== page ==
The opinion of the court was delivered by: John D. Bates United States District Judge
Three Philadelphia hospitals -- Hospital of University of Pennsylvania, Presbyterian Medical Center, and Pennsylvania Hospital (collectively, "plaintiffs") -- have filed suit against the Secretary of the U.S. Department of Health and Human Services ("the Secretary"). Plaintiffs seek judicial review of the Secretary's decision to deny them certain supplemental medical education payments authorized by the Balanced Budget Act of 1997 ("BBA '97"), Pub. L. No. 105-33, 111 Stat. 251. Now before the Court are the parties' cross-motions for summary judgment.
Plaintiffs' claims fall into two general categories: a legal question and a factual dispute. The legal question is whether they had adequate notice of claims filing requirements for the supplemental medical education payments authorized by BBA '97. As the parties have recognized, this precise question was presented to this Court in a different case, Cottage Health System v. Sebelius, Civ.A.No. 08-0098. See Pls.' Mem. at 3; Sec'y's Mem. at 12 n.6. The Court recently resolved cross-motions for summary judgment on this issue in that case, see July 7, 2009 Memorandum Opinion [dkt. ent. # 32] ("Cottage Health Opinion"), and will apply the same principles to resolve the legal question here.
The factual dispute, however, is unique to this case. Plaintiffs have contended at every stage of the proceedings that even if they had notice of the claims filing requirements for the supplemental medical education payments, and even if the time limits from 42 C.F.R. § 424.44 apply, they have in fact satisfied those requirements by timely filing UB-92 forms with their intermediary. The Secretary counters that plaintiffs have not proven that they filed UB-92 forms. The Court focuses the analysis that follows on this factual dispute.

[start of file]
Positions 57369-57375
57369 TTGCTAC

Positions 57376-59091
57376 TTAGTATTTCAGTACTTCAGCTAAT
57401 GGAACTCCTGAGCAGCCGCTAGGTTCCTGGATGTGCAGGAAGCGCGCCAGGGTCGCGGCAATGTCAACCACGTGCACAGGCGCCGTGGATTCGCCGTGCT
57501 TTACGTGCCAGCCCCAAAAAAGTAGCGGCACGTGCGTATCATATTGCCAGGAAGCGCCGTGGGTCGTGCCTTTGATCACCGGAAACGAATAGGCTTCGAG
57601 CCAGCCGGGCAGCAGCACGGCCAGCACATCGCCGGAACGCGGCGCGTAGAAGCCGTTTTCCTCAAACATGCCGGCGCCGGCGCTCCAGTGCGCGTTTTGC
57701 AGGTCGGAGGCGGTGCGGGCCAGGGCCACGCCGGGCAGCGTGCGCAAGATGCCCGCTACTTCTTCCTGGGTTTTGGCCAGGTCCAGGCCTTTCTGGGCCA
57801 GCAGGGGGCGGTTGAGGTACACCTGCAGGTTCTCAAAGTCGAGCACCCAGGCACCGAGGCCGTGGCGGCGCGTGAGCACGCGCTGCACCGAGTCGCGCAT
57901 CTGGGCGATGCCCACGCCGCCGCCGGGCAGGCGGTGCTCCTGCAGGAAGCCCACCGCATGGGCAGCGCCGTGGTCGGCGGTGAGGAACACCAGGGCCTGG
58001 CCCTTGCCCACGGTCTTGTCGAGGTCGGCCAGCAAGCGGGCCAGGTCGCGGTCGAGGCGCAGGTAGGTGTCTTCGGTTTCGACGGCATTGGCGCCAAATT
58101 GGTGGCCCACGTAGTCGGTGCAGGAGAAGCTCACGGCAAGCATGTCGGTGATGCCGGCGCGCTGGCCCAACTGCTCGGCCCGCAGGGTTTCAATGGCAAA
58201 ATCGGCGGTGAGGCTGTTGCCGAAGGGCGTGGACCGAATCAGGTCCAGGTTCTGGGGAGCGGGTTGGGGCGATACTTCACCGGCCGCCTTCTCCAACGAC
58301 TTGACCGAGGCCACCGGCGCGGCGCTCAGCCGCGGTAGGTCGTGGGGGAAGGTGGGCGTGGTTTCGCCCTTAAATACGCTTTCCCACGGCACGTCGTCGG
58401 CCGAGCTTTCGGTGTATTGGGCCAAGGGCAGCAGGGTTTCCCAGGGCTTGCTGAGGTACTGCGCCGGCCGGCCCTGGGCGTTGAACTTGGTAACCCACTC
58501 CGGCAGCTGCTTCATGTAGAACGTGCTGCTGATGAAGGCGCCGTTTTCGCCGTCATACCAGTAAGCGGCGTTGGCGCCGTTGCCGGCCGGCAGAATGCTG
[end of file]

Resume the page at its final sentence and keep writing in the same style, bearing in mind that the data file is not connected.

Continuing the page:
Plaintiffs allege that they were improperly denied supplemental medical education payments by their intermediary for the 1999 and 2000 fiscal years. Am Compl. ¶¶ 3-4. They timely appealed to the Provider Reimbursement Review Board ("PRRB"), the first-level agency review available to health care providers dissatisfied with Medicare reimbursement decisions made by Medicare intermediaries. See 42 U.S.C. § 1395oo(a). Plaintiffs argued that they never received adequate notice of claims filing requirements for the supplemental medical education payments, and the PRRB agreed. See Administrative Record ("A.R.") at 65.*fn2
Plaintiffs also contended that whatever the resolution of the legal question -- i.e., the adequate notice issue -- they had in fact complied with the filing requirements and deadlines of 42 C.F.R. § 424.44. They produced various forms of evidence in support of this claim to the PRRB at a hearing on May 15, 2007, including several witnesses who testified that UB-92 forms were timely mailed to the intermediary. See, e.g., A.R. at 343 (testimony of Mark Reynolds). Plaintiffs also presented documentary evidence showing that accounting staff had been instructed to submit UB-92s to the intermediary for the supplemental medical education payments. See, e.g., id. at 842 (memorandum from Nancy Booth reminding accounting staff to submit UB-92s to the intermediary); see generally id. at 59 (PRRB's summary of plaintiffs' evidence). The intermediary denied that it had timely received UB-92s from plaintiffs and argued that plaintiffs' evidence was insufficient to prove otherwise. See id. at 60. But the intermediary did not present any witnesses or submit any evidence showing that it had not timely received the UB-92s.